Sally Nugent in 2001:
Sally Nugent went towards the regional television newsroom when their sports presenter took a short break and asked her to step in for six weeks. She remained there for two years. Upon starting her work there, Sally travelled around Europe as Liverpool went on their fairytale UEFA Cup campaign in 2001, which ended in success! Liverpool beat Alaves 5-4 in the final after extra time and a golden own goal!
Sally Nugent in 2002:
Sally gained fame and became a familiar face after covering the 2002 Commonwealth Games in Manchester – broadcasting live every night. The journalist saw the effect a big sporting event can have on a region and its people.
Sally Nugent in 2003:
In 2003, Sally Nugent became a sports reporter for BBC News, and was seen on national bulletins, before becoming a sports news presenter on the BBC News Channel (known back then as BBC News 24).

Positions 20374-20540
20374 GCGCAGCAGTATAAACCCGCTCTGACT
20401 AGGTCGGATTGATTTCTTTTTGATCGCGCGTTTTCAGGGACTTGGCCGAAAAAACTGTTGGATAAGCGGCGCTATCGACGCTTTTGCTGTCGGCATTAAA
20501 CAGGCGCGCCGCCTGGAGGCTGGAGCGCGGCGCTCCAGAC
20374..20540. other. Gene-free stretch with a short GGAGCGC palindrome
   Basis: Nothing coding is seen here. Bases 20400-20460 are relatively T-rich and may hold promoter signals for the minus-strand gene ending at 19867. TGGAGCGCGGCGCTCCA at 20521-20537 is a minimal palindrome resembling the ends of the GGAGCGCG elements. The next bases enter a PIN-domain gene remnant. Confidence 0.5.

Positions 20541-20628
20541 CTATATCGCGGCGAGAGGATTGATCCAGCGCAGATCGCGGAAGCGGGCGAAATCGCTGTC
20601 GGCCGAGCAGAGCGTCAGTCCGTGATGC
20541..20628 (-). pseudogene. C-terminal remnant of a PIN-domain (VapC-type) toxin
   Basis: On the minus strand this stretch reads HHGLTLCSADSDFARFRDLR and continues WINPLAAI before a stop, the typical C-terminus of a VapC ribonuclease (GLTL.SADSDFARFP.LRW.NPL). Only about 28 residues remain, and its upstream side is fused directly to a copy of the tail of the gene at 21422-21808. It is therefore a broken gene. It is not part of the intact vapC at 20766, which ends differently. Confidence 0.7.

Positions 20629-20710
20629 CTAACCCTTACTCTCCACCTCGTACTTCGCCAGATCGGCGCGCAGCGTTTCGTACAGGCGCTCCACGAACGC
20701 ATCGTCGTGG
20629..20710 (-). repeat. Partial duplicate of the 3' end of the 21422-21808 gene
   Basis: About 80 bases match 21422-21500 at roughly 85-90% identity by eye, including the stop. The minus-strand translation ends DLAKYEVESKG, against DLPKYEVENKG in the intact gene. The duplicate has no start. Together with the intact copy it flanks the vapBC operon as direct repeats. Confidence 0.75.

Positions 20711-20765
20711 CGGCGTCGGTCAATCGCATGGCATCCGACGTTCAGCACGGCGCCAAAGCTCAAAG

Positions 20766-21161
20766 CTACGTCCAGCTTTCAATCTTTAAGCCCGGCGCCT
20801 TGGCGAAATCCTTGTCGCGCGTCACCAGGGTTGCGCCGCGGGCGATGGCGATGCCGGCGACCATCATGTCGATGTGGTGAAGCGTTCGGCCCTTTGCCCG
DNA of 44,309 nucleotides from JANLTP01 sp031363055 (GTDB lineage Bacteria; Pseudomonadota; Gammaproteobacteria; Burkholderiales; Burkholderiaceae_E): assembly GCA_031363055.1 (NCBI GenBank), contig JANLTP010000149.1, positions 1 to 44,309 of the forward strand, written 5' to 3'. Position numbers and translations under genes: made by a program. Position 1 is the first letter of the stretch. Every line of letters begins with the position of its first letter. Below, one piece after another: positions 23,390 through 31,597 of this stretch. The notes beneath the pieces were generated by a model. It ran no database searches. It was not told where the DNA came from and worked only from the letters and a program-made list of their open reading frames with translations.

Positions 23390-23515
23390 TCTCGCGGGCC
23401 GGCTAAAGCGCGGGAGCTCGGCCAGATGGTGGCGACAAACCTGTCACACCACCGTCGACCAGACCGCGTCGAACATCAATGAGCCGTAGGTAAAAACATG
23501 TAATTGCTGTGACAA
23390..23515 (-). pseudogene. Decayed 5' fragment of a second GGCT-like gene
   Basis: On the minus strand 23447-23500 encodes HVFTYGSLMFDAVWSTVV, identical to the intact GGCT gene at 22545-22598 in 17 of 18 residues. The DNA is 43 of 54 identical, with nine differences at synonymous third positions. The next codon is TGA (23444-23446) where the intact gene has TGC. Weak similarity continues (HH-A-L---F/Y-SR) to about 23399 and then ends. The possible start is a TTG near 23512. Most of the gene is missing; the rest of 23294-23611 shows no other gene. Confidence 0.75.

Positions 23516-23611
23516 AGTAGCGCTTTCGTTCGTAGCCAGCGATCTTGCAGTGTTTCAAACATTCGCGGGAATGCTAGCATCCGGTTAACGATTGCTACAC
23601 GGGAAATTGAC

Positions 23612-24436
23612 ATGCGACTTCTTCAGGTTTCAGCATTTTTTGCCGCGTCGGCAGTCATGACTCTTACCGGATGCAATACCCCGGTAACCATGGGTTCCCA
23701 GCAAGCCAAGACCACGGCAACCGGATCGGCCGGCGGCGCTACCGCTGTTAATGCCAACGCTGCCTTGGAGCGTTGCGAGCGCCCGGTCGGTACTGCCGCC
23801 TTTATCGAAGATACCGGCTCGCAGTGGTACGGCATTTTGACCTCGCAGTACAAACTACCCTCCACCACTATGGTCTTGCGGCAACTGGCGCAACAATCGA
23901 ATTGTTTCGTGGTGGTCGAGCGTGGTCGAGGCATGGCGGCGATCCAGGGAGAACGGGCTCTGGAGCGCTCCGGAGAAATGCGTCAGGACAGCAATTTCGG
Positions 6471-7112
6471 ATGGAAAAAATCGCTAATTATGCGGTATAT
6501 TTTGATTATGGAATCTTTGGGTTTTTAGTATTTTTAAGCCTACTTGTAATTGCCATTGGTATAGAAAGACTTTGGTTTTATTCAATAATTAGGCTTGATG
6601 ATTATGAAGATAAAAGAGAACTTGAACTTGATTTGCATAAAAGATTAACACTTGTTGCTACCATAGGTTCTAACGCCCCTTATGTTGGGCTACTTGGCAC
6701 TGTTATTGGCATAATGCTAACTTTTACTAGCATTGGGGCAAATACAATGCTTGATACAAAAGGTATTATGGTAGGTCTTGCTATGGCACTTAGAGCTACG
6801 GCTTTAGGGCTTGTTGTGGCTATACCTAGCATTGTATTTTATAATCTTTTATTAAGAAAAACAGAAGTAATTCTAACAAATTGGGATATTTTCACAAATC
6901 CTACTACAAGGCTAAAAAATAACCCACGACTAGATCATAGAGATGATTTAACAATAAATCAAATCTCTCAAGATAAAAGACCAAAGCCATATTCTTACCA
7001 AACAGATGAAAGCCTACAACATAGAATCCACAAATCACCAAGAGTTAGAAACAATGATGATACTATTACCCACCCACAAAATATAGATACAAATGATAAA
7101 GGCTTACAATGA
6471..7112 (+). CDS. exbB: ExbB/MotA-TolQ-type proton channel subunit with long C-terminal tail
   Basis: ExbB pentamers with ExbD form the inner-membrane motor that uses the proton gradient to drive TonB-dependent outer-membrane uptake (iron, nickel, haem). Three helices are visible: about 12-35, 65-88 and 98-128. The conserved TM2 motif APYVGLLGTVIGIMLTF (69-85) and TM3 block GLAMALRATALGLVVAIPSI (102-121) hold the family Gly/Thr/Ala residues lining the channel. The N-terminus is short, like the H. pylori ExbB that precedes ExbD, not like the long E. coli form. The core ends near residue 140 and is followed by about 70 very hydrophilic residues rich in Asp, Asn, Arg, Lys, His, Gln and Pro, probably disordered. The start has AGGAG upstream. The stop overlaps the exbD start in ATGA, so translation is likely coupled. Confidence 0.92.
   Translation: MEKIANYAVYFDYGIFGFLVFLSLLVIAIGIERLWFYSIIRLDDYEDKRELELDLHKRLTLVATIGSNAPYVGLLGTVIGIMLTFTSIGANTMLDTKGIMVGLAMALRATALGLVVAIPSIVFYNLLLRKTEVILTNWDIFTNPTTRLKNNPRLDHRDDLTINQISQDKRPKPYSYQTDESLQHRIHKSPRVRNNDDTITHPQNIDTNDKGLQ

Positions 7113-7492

Sally Nugent in 2006:
Sally Nugent travelled to Germany for the 2006 World Cup, anchoring Sportsday from there. It was here that she moved to national news.
Sally Nugent in 2010:
Covering the second big sporting event, Sally was headed to the 2010 FIFA World Cup in South Africa. The journalist saw her career rise but says it’s not always as glamorous as it looks. In Cape Town in South Africa, her studio was a tiny portacabin with no heating. In the middle of an African winter she reported most evenings with a big fluffy blanket over her knees – and a tiny electric heater on full blast!
After the 2010 South Africa World Cup, Sally delibratly searched for somewhere in the world where football was making a real difference to people’s lives. Nugent then suddenly shifted from sports to being a news correspondent on TV and radio, and as a relief presenter on the BBC News Channel. That place was Iraq.